Competition and coexistence in tropical Australian shipworms

MacIntosh, Hugh (2013) Competition and coexistence in tropical Australian shipworms. PhD thesis, James Cook University.

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Shipworms are a fascinating group of marine bivalves (Family Teredinidae) with a highly-specialized wood-feeding niche, and are an engaging topic of research from ecological and economic perspectives. However, the underlying biology of many shipworms remains poorly understood, hindering our understanding of their broaderscale demographics and community ecology. Taking advantage of the abundant shipworm fauna in tropical Australia, the aim of this study was to provide an in-depth investigation of shipworm demographics, diversity and life histories, focusing on recruitment, growth and reproduction. Timber recruitment panels were used to quantify 2, 4, 6 and 12 month abundances of tropical Australian shipworm species, recording 62,075 individuals from 6 genera and 19 species (Chapter 2). Species exhibited differing peak recruitment seasons and reproductive modes, with free-spawning, shortterm brooding and long-term brooding occurring. However, despite a higher diversity of spawning species overall (58%), abundance was strongly driven by the lower diversity of short-term brooding species (37%), comprising 95.7% of recruitment. Competition for habitat was high, with up to 1200 individuals per panel (~3 individuals per cm³), and widespread mortality (40 to 90%) in panels over 4 months old. These results demonstrate that reproductive mode is a key contributor to recruitment success, with the constraints of a patchy, ephemeral habitat favoring a 'middle of the road' strategy of short duration larval brooding, most effectively balancing fecundity, larval retention and dispersive ability.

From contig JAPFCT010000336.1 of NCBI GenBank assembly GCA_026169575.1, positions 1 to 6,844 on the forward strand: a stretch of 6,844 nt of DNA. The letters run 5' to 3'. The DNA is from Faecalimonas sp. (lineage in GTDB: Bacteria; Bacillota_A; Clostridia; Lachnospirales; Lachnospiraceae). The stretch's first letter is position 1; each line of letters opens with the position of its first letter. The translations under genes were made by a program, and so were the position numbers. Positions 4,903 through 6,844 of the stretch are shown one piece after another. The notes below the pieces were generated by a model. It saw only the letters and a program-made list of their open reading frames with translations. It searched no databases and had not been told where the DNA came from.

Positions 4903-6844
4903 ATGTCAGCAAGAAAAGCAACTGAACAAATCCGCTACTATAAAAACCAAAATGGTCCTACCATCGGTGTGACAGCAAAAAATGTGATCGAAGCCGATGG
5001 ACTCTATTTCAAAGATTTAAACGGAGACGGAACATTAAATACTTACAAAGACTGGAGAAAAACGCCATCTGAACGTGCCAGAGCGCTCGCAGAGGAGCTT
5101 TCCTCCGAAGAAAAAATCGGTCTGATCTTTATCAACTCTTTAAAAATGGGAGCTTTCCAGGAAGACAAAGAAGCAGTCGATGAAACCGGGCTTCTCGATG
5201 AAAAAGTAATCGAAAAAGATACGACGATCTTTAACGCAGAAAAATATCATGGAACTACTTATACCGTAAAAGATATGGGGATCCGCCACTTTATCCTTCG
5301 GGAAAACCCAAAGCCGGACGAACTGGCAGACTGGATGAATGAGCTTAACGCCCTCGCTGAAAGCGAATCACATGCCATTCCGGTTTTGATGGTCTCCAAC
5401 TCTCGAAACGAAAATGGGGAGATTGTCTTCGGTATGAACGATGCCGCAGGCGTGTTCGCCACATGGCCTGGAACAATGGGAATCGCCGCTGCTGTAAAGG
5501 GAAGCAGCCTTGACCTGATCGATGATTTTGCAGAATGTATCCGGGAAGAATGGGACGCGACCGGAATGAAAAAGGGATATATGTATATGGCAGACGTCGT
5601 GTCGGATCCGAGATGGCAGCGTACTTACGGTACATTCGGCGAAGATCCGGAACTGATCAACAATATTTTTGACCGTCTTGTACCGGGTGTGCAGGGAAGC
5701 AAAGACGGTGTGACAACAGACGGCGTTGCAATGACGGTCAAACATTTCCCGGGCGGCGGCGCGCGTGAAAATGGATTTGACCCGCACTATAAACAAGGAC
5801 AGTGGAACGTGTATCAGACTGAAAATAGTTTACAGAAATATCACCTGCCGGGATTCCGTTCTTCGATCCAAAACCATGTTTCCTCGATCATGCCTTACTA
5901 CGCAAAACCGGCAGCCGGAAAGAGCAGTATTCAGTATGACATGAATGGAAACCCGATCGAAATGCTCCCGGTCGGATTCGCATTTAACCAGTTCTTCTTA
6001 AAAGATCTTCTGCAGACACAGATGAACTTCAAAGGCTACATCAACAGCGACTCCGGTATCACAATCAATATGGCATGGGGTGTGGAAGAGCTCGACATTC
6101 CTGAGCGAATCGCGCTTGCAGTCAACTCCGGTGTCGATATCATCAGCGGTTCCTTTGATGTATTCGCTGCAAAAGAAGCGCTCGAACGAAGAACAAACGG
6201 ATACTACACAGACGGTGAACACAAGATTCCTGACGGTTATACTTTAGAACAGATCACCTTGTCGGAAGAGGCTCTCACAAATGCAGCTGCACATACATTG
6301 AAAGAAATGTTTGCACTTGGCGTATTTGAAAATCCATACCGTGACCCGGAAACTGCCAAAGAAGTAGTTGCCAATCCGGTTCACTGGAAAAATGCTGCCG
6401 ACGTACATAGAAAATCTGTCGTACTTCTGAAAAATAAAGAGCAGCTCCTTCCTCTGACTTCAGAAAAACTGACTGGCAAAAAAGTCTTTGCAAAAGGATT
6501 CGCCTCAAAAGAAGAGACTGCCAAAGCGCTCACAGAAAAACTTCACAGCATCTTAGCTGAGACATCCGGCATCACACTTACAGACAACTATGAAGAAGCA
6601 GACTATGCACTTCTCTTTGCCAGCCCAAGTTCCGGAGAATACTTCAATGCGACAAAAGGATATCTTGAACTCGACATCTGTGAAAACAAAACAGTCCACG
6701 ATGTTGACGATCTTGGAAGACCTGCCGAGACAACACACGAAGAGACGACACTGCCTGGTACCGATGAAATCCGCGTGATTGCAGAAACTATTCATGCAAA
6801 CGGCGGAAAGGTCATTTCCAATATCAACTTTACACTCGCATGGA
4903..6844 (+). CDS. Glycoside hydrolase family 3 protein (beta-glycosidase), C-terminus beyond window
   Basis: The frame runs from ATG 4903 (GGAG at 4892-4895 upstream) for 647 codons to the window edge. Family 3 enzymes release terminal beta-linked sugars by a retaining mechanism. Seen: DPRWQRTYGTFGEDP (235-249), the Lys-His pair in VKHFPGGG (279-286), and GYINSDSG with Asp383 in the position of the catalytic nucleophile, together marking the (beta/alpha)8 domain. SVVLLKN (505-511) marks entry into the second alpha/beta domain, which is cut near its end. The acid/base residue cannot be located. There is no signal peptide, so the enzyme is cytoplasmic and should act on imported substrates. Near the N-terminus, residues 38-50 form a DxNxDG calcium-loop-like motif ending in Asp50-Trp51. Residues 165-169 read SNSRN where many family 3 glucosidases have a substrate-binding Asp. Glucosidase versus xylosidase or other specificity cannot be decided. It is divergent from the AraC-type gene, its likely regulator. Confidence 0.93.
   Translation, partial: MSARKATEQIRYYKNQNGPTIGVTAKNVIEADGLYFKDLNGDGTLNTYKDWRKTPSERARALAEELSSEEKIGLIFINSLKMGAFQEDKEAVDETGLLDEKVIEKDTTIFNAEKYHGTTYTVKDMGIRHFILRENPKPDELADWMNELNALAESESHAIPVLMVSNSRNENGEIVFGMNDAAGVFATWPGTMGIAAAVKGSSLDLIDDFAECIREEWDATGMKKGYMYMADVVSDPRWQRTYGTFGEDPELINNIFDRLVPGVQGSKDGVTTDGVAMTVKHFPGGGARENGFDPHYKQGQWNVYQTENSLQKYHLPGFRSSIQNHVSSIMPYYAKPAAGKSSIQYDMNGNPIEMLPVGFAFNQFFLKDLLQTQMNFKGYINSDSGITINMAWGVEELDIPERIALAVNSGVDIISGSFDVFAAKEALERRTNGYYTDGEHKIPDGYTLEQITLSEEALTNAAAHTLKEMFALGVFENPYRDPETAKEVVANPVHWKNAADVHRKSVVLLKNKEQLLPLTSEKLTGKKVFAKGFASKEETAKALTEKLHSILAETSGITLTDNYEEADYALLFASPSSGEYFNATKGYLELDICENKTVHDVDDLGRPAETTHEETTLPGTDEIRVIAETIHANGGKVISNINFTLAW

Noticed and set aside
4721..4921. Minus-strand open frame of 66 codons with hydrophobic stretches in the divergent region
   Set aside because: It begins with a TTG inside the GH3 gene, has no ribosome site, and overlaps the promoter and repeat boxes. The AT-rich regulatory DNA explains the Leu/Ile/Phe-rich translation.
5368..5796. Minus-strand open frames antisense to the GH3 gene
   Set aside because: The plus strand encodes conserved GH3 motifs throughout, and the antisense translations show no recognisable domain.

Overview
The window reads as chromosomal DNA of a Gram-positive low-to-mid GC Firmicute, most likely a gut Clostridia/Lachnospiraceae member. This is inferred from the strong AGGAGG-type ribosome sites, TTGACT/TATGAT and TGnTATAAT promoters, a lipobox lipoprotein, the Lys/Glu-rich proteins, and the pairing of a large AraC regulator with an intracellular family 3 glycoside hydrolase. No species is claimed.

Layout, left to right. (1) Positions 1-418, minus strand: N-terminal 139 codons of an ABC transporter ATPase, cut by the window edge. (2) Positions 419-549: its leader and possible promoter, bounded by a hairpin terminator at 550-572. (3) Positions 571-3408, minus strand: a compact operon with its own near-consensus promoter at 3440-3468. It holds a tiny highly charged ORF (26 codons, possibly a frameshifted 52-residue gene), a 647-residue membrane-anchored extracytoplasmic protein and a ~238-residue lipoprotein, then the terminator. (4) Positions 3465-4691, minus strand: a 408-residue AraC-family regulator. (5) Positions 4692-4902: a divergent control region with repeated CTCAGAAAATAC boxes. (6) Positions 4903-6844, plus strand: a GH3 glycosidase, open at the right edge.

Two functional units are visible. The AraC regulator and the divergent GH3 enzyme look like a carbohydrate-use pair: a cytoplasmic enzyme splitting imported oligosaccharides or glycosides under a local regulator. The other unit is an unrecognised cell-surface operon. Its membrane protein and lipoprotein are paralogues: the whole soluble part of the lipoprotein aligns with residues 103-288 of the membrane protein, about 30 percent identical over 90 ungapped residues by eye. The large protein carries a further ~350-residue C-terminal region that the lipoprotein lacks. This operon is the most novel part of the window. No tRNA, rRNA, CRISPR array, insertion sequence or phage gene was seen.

Life history strategies play a significant role in the competition and coexistence of species, but the life histories of many shipworm species are poorly understood. The life histories of two shipworm species differing in reproductive mode, the larval-brooding Teredo parksi and the free-spawning Bankia carinata (Chapter 3) were examined and recorded for the first time, comparing size, reproductive development and fecundity. B. carinata (26.15 ± 1.00mm average length) were significantly larger than T. parksi (16.09 ± 0.25mm). Both species reached sexual maturity within 2 months, at body lengths of 2-4 mm. Fecundities were similar for both species in individuals under 40 mm in length. However, after this time spawners were more fecund by over a factor of ten, reaching a clutch size of 3x10⁶ eggs by 100 mm in length providing the major contrast between the two reproductive modes. The rapid growth, precocious development and high fecundity of these two competing species highlight the evolutionary adaptations that allow them to be successful in a specialized ecological niche.